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Businesses today should invest in 4th industrial revolution (IR) technologies with a good sensing of the problems they wish to solve.  They should also understand that implementing technology and hiring data scientists alone are not the main ingredients to complete resolution to problems.  Businesses need to ask the right questions to get the right answers, and work towards transitioning management and staff into embracing and harnessing 4th IR technologies.  Speaking to more than 500 industry professionals at the annual ST Engineering Electronics Technology Seminar held on 27 June 2018 at Marina Bay Sands Convention Centre, Mr Bill Lee, Co-Founder and Managing Director of Azendian Solutions, a Singapore-based data analytics company suggested that businesses go into data analytics, only if they would be able to “make more money, save money or don’t lose money” from the investment.

This Technology Seminar on Artificial Intelligence (AI) is an exclusive customer event that brought together industry experts from the US, Israel, China and Singapore to discuss how AI is transforming the way businesses and governments deliver solutions and services.  It was organised to provide deeper understanding and insights for government and enterprise customers, reinforcing the need for businesses to relook, rethink and re-engineer themselves in the onslaught of technology disruptions.  ST Engineering has been strengthening its AI capabilities, having built its expertise in data analytics and working on projects over the past 10 years.

Offering the audience some business cases on how AI had been applied with business benefits, the Group’s President for Electronics sector, Mr Ravinder Singh, shared that in maritime surveillance, the use of AI meant some 2,000 ships passing through the Singapore Straits daily and 1,000 ships in harbour could be analysed for anomalies and deciding which particular ships could pose some security risks.  One taxi company also reduced the time it took to complete a taxi booking by half (from 26.9 seconds to 14.6 seconds) and increased the success booking take-up rate, by implementing data analytics and machine learning.  In addition, predictive analytics had helped train companies in China, SE Asia, Middle East and the US predict train door failures with 99.2% accuracy, seven days ahead before failure, in order to rectify issues early and avoid service disruptions.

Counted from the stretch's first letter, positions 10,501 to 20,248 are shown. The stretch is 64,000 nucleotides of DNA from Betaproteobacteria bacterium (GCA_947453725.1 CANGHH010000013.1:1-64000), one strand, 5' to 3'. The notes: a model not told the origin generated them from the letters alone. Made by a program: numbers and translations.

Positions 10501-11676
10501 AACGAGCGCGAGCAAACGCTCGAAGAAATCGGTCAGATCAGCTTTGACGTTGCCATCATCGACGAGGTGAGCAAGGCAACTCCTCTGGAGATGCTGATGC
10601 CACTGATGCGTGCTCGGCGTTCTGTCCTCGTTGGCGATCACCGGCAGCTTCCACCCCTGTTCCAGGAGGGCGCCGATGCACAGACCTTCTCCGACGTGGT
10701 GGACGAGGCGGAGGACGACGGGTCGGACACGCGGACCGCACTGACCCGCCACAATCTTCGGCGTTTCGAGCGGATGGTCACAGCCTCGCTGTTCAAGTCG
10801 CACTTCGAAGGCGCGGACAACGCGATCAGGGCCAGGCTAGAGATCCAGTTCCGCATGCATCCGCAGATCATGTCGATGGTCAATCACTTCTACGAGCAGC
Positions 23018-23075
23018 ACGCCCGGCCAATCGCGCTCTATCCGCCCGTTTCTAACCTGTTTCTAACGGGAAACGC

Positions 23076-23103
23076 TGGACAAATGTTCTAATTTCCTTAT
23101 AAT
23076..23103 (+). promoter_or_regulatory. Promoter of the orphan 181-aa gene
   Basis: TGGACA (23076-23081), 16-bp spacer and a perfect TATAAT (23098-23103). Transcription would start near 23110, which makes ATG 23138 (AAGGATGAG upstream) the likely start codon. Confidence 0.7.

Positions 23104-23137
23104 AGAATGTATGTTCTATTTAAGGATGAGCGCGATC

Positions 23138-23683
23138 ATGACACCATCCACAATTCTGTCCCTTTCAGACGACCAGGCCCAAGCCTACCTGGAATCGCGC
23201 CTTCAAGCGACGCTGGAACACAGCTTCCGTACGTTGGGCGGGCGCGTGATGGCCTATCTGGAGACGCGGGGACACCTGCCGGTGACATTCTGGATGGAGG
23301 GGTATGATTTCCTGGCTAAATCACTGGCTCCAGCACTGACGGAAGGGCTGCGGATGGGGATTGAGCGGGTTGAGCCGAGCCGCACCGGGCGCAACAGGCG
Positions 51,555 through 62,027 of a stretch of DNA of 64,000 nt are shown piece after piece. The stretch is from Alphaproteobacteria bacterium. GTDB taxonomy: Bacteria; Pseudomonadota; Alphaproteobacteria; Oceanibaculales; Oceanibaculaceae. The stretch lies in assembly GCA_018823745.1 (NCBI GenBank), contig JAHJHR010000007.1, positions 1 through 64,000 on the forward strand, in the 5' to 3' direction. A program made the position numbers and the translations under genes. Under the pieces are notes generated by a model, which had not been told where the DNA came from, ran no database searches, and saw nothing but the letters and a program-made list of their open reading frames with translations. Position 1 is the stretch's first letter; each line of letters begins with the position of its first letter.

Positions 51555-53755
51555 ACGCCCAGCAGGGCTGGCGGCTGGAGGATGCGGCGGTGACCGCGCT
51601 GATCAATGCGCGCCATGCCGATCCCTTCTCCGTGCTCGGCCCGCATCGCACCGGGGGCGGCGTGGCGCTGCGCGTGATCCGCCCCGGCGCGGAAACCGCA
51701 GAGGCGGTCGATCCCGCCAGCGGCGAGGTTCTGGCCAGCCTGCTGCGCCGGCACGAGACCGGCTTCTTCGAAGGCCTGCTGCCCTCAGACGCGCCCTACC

Other applications of AI included the use of AI and machine-learning driven technologies like Alibaba Cloud’s ET Brain, said Dr. Derek Wang, Chief Cloud Architect, Alibaba Cloud International.  The ET Brain had been used to enhance traffic perception and traffic lights optimisation, proactively detect incidents, track hit-and-run and hazardous vehicles, and overall aid in public transport optimisation e.g. bus route and schedule optimisation.

The use of Smart Camera technologies, such as those from Yitu Technology, had also seen smart cameras play the role of being the “eyes of the city”, added Dr. Wu Shuang, Research Scientist at Yitu Technology.  Aside from facilitating traffic perception, with the help of suitable AI algorithms, smart shopping malls in the future could instantly detect the behaviours of shoppers and digitally push suitable offers to them real-time, even without knowing their identity.  By scanning a photo, police could also leverage smart cameras to quickly locate the whereabouts of a missing person.

Furthermore, fraudsters and suspicious behaviour could be detected with the help of AI, even if fraudsters take on multiple identities.  Using an AI process called “entity resolution” which involves matching different data sets, Mr Jeff Jonas, Founder & CEO of Senzing, had successfully applied AI to identify fraud in businesses and casinos, and even ships behaving suspiciously in country’s waters.

Yet the challenge on AI usage remains.  While AI is very real, and numerous applications exist out there, how do we properly train machines to learn something, and yet prevent it from learning the wrong things?  This is where AI research & development needs to continue, aside from providing the data that is needed to train machines properly, said Prof. Isaac Ben-Israel, Chairman, Israel Space Agency & Israel National Council for R&D.  Mr Jeff Jonas added, “Errors and diversity in data are good, and we shouldn’t throw them all away. You’ll lose your ability to find the signal. Systems that remember the errors are smarter.”

While the wheels continue turning for AI R&D, even whilst cities look to AI to address urban challenges in Smart Cities, can we look forward to a day when AI will solve all of mankind’s problems?  To Prof Ben-Israel, that is a difficult question and we are still years from figuring that out.


The Technology Seminar by ST Engineering’s Electronics sector was held at ConnecTechAsia 2018 in Singapore.